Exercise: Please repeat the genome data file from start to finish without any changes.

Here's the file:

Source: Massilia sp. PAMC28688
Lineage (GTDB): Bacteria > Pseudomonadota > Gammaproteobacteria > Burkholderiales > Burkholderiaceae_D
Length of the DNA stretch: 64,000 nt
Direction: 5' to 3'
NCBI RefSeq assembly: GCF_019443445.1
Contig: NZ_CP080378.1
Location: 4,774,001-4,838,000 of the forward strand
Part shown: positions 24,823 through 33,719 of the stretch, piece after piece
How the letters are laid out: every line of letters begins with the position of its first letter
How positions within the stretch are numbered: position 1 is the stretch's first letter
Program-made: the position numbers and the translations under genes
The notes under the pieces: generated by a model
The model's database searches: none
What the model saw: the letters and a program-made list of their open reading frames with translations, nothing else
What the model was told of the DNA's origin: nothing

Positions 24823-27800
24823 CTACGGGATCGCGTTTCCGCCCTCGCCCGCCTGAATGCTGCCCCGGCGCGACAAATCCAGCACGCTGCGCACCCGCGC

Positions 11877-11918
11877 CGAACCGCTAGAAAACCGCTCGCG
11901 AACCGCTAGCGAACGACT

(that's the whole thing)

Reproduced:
Source: Massilia sp. PAMC28688
Lineage (GTDB): Bacteria > Pseudomonadota > Gammaproteobacteria > Burkholderiales > Burkholderiaceae_D
Length of the DNA stretch: 64,000 nt
Direction: 5' to 3'
NCBI RefSeq assembly: GCF_019443445.1
Contig: NZ_CP080378.1
Location: 4,774,001-4,838,000 of the forward strand
Part shown: positions 24,823 through 33,719 of the stretch, piece after piece
How the letters are laid out: every line of letters begins with the position of its first letter
How positions within the stretch are numbered: position 1 is the stretch's first letter
Program-made: the position numbers and the translations under genes
The notes under the pieces: generated by a model
The model's database searches: none
What the model saw: the letters and a program-made list of their open reading frames with translations, nothing else
What the model was told of the DNA's origin: nothing

Positions 24823-27800
24823 CTACGGGATCGCGTTTCCGCCCTCGCCCGCCTGAATGCTGCCCCGGCGCGACAAATCCAGCACGCTGCGCACCCGCGC

Positions 11877-11918
11877 CGAACCGCTAGAAAACCGCTCGCG
11901 AACCGCTAGCGAACGACT